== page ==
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Protein & Peptide Letters

Editor-in-Chief

ISSN (Print): 0929-8665
ISSN (Online): 1875-5305

From Protein to Peptides: a Spectrum of Non-Hydrolytic Functions of Acetylcholinesterase

Author(s): Amy C. Halliday and Susan A. Greenfield

Volume 19, Issue 2, 2012

Page: [165 - 172] Pages: 8

DOI: 10.2174/092986612799080149

Price: $65

Abstract

Acetylcholinesterase (AChE), a member of the α/β-hydrolase fold superfamily of proteins, is a serine hydrolase responsible for the hydrolysis of the well studied neurotransmitter acetylcholine (ACh). However, it is becoming clear that AChE has a range of actions other than this ‘classical’ role. Non-classical AChE functions have been identified in apoptosis, stress-responses, neuritogenesis, and neurodegeneration. Furthermore, these non-classical roles are attributable not only to the native protein, which appears to act as a mediary binding protein under a number of circumstances, but also to peptides cleaved from the parent protein. Peptides cleaved from AChE can act as independent signalling molecules. Here we discuss the implications of non-hydrolytic functions of this multi-tasking protein.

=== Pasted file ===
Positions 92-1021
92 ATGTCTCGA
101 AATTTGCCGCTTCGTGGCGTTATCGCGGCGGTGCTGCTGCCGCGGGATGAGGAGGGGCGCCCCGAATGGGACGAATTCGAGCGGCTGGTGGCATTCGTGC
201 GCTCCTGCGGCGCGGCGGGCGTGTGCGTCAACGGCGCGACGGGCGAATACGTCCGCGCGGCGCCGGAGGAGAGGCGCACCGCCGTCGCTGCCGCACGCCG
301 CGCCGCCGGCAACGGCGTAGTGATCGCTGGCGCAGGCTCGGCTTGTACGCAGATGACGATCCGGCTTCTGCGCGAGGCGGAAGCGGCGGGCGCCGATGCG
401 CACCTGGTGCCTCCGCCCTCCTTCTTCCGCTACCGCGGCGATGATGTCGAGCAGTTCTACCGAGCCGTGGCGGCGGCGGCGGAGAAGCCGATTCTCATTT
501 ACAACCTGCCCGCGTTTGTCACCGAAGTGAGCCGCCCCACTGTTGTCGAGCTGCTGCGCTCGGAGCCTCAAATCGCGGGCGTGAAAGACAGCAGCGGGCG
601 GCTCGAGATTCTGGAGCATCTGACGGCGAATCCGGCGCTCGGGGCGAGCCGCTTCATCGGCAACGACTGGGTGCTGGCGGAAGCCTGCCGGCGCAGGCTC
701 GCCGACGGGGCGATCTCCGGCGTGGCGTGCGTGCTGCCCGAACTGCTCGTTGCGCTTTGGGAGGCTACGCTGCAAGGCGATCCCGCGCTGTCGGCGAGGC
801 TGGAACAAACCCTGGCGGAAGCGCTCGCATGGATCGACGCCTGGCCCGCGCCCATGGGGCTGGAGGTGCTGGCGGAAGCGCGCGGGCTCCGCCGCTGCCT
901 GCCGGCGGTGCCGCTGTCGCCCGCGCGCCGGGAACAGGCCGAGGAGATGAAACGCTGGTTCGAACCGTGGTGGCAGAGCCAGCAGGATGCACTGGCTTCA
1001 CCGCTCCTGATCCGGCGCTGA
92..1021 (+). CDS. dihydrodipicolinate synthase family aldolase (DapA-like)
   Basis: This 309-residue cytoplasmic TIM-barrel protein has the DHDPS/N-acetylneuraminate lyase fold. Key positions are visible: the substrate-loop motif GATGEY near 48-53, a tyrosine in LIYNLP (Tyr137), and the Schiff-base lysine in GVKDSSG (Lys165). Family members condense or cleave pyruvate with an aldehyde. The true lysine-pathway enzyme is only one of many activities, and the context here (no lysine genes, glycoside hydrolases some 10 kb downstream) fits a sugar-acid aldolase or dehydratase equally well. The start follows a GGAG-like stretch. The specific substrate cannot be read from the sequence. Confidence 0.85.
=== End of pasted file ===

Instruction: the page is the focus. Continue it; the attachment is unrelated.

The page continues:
Keywords: Acetylcholinesterase, adhesion, apoptosis, neurogenesis, non-hydrolytic function, signalling peptide, synaptic, exons, Tetramers, 3D X-ray structure, glycophosphatidylinositol (GPI)


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